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One of the stand-out features of biltong is the soft, moist-yet-snappy texture it gets from its unique production method. It’s something hard to replicate with mere heating, and it’s one of the key drivers in the differences between beef jerky and biltong.
If you’re making biltong at home, how do you make sure you find that perfect sweet spot between safety and taste? Today we look at the right temperature to make biltong and some nifty tips and tricks to ensure consistent, flavourful batches.
Why does temperature matter when drying biltong?
There are two solid reasons to get the right temperature when drying biltong. The first isn’t very exciting- but it is critically important.
Because you’re not applying heat to the meat, nor are you pre-cooking it, the meat must be properly preserved. Once it is correctly dried, it will be safe to store for ages (as long as you keep it dry).
Getting it there, however, means ensuring the meat is safe and sanitary throughout the drying process.
More excitingly, getting just the right balance of air, heat, and moisture is how you ensure you get a delicious batch of biltong when it’s ready.
This is, of course, a little open to personal taste- you may like a succulently moist piece, while a friend may delight in crispy chili snaps- but there is definitely a sweet spot every biltong maker should know.
Biltong drying equipment and specifications in scientific studies
According to the Scientific Electronic Library Online (SciELO), South Africa the listed results of drying. times are listed below:
|Equipment||Temperature (°C)||Relative Humidity (%)||Air velocity (m/s)||Time|
|Home-made dryer equipped with a light bulb||25||n/s||n/s||4 days|
|Environmental chamber||20-22||38-64||n/s||17-26 days|
|Drying chamber||28-32||70||n/s||1 day|
|Drying chamber||28-32||70||n/s||2 days|
|Drying chamber||35||30||3||6 days|
N/S: not specified
So, what’s the right temperature to dry biltong?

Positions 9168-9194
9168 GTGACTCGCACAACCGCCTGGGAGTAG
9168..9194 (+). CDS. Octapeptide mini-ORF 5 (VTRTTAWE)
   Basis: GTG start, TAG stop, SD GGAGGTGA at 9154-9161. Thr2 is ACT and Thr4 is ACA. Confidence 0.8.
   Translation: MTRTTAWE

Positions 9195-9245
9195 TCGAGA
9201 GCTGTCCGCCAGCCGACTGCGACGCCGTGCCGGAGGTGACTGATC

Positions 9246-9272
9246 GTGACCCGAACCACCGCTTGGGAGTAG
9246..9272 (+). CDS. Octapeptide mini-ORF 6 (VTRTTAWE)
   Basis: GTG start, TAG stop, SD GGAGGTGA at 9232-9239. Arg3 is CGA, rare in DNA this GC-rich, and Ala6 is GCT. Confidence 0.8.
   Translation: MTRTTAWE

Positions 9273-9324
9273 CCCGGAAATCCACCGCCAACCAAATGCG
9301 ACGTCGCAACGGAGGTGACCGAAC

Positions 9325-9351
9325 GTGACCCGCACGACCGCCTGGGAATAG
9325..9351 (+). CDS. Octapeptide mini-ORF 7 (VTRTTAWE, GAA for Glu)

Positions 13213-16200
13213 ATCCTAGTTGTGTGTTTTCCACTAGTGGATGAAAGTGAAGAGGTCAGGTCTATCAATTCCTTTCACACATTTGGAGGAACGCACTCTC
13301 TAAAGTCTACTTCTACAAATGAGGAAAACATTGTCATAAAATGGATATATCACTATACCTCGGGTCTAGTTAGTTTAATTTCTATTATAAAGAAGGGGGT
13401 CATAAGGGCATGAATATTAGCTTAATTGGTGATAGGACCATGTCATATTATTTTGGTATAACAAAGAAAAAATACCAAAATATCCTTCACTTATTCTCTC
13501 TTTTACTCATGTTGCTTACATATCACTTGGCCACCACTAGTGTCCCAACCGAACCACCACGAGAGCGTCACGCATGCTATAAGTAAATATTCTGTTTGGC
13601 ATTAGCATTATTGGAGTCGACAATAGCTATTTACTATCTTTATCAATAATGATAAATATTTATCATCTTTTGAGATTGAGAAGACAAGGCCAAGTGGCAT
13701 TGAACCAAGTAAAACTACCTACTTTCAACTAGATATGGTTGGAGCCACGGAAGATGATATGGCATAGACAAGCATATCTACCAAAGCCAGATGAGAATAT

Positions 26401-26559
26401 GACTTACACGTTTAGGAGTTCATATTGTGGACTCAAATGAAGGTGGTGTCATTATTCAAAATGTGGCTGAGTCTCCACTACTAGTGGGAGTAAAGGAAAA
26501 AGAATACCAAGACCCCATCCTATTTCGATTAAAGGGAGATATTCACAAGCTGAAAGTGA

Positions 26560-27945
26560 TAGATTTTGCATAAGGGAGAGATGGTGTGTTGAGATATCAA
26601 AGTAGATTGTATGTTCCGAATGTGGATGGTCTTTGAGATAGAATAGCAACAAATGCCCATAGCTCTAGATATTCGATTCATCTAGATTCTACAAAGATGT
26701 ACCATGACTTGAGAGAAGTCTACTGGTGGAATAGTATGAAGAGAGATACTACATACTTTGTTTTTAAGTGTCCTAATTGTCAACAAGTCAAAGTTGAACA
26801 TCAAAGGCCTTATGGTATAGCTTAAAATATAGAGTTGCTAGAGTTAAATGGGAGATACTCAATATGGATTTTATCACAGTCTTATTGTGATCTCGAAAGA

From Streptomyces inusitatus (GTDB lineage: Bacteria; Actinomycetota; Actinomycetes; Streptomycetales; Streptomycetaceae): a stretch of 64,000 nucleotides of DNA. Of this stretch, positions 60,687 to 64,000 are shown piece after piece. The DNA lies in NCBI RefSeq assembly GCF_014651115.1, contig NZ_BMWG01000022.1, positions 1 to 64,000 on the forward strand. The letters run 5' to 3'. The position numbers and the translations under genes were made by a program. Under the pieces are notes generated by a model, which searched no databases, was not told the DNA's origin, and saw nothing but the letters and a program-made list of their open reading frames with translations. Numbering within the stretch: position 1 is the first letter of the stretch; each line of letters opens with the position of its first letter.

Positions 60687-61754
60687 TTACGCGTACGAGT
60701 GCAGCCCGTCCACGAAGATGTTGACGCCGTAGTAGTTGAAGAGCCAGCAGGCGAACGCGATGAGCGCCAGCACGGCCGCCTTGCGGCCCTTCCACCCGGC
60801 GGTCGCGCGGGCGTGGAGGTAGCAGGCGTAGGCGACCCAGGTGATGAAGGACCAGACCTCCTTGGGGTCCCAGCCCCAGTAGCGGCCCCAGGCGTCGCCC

We’ll skip the science, but as your meat dries, water from the center moves to the outside, and that on the outside evaporates into the air.
So the cut of your meat, and its overall thickness, will play a part in the perfect drying process for biltong. It’s recommended to keep your pieces between 1.5cm and 2.5cm to ensure optimum results.
Biltong of this thickness will lose about 40-50% of its raw weight and become ‘wet biltong’ within 24-36 hours. You will reach 50-60% in 48 hours and 60-70% within 56 hours, creating dry biltong.
Keeping mold at bay is key. In a low temperature (and without a UV drying lightbulb) or at a hot and humid temperature, mold will grow.
While mold won’t affect a product dried too fast at a hot temperature, it will be prone to spoilage later, as the center will not have properly shed its water weight. You’ll also have an unpleasant, dry surface.
The ideal temperature and drying time for biltong is 22°C to 24°C for the first 24 hours and thereafter at 30°C to 33°C for two days. Keeping below 24°C in the initial phases stops the fats from going rancid.
Keeping relative humidity in the box below 50% ensures consistent, quality results.
There’s a couple of other points to bear in mind when making biltong. Don’t overcrowd your box, or allow the meat strips to touch. This will create ‘microclimates’ where the rules don’t apply and encourage mold and bacteria to grow.
Likewise, make sure to clean your hooks thoroughly with a food-safe anti-bacterial medium between every batch.
Using the right temperature for biltong is one of the key elements to getting delicious results, so it’s worth getting right!